Thursday, August 8, 2013

Serious about sharing the road

Several people shared this article about how Austin police enforce their 3 foot passing law, Serious about sharing the road. In Austin "motorists must allow at least 3 feet of clearance when passing vulnerable road users such as bicyclists, construction workers and pedestrians. Heavy trucks must allow at least 6 feet." This year VA cyclists will likely make another attempt to get the 3 foot passing law in Virginia. This is how the bill fared last year as part of the Following too closely bill.
It's not a good idea to pass this Austin
undercover policewoman too close.
Note the camera on her handlebars.
Photo: AustinAmerican-Statesman
Typically, two undercover officers head out on bikes. They ride single file up and down a short stretch of road, waiting for motorists to pass. Officers in patrol cars pull over those who get too close, issuing warnings or citations based on the severity of the violation.

Before they hit the streets, the undercover cyclists practice judging the 3-foot distance by setting up a pole and riding past it. They measure the distance from the end of the handlebar to the farthest part of vehicle — usually the mirror. GoPro video cameras mounted on the bike record everything.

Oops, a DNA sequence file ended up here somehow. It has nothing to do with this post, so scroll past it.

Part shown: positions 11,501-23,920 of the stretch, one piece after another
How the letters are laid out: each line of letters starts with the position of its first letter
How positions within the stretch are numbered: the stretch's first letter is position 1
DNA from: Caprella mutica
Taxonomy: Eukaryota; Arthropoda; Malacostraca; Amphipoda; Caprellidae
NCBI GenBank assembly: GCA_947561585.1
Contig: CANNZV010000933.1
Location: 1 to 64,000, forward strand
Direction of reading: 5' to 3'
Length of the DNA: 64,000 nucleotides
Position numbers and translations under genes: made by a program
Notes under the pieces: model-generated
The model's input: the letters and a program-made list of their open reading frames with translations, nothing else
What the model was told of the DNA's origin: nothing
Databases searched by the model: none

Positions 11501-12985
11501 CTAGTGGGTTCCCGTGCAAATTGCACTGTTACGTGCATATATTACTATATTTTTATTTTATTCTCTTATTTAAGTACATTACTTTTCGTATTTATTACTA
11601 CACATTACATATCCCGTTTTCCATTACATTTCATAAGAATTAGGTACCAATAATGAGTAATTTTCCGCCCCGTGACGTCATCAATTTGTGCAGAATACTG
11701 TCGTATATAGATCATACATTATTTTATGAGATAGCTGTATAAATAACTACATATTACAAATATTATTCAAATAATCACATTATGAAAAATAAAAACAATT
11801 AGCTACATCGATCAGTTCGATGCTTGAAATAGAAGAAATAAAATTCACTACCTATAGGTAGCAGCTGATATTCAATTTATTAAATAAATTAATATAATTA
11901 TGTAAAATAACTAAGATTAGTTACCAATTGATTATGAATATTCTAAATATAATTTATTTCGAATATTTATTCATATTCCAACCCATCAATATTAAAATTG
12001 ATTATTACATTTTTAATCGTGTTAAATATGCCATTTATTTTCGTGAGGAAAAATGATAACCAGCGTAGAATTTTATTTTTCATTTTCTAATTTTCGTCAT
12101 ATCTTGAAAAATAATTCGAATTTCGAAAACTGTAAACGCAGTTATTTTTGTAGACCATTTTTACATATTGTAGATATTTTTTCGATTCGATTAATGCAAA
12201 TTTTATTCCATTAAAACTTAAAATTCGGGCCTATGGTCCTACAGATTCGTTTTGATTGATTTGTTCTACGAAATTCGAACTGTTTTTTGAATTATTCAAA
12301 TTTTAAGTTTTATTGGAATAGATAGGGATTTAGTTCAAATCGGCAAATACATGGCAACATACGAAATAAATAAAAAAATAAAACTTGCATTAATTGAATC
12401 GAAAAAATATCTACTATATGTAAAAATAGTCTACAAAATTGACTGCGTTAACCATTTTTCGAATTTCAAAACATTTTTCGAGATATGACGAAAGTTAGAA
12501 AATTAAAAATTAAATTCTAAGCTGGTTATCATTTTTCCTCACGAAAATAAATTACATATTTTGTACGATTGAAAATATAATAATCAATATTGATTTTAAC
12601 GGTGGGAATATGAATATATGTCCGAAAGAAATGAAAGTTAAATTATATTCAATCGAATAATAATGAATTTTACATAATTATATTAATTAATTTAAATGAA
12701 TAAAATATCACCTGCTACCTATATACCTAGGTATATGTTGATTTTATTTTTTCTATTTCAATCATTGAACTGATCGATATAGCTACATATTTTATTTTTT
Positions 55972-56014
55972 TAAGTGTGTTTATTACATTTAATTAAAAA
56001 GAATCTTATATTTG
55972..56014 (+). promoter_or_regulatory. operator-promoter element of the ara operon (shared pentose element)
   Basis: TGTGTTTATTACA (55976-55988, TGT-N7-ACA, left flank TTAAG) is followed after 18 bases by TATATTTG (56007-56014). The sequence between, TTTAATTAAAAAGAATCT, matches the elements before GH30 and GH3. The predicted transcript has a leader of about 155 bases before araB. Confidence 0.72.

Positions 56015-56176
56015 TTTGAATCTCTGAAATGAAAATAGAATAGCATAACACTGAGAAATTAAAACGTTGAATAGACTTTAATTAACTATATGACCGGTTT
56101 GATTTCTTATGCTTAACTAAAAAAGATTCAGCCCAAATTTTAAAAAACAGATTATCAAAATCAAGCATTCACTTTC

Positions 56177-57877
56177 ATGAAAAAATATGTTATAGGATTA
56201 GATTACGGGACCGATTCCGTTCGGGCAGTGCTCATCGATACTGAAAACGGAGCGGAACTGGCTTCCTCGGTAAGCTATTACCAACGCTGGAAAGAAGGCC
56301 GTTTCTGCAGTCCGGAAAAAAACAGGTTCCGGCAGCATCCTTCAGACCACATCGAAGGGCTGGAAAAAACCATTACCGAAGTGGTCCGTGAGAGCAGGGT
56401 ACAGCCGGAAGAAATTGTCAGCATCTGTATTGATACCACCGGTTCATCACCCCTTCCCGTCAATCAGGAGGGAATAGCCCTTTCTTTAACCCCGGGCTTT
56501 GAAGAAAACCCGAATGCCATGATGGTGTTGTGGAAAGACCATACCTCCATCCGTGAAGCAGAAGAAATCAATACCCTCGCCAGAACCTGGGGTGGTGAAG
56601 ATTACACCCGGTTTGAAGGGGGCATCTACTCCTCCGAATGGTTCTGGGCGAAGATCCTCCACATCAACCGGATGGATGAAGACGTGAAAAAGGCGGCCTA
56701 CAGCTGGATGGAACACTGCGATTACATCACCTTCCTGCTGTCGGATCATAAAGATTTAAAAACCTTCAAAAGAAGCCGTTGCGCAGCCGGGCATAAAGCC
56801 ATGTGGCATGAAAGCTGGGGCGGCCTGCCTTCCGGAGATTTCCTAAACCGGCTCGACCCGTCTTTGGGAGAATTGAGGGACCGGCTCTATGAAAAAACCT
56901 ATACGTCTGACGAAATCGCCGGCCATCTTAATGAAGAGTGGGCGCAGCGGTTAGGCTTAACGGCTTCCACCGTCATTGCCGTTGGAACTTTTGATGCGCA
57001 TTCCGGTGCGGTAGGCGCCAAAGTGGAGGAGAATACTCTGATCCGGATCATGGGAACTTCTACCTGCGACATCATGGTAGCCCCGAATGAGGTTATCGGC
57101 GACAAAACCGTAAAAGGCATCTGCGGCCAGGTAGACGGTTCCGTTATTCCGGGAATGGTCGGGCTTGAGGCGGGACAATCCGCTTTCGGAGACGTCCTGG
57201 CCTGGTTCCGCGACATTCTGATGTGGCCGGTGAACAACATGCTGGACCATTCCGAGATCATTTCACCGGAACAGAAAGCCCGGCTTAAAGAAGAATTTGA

“If I were riding along and could reach out and touch the mirror, those get a citation,” says Cunningham, who was a cyclist before she became a police officer. “If it’s one we feel is right on the cusp, we give a warning.”

In the nearly four years since the law went into effect, officers have written 104 citations and warnings for people violating it, according to Cmdr. Fred Fletcher with the Austin Police Department. A ticket costs $167, but and violators can take a defensive cycling class at Municipal Court in lieu of paying the fine.

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Cyclists must also get serious about sharing the road. A group ride on Saturday in Reston was in the right lane on South Lakes Drive -- 5 and 6 abreast, at speeds of 20-25 miles per hour. Several members of the group also kept going into the left lane where a teen driver was quickly losing interest in being 'kind to bicyclists". I know this to be true because the driver was my child. I have since talked said child back down -- but it's a very hard thing to sell "share the road" when the perception is that responsibility only goes one way.

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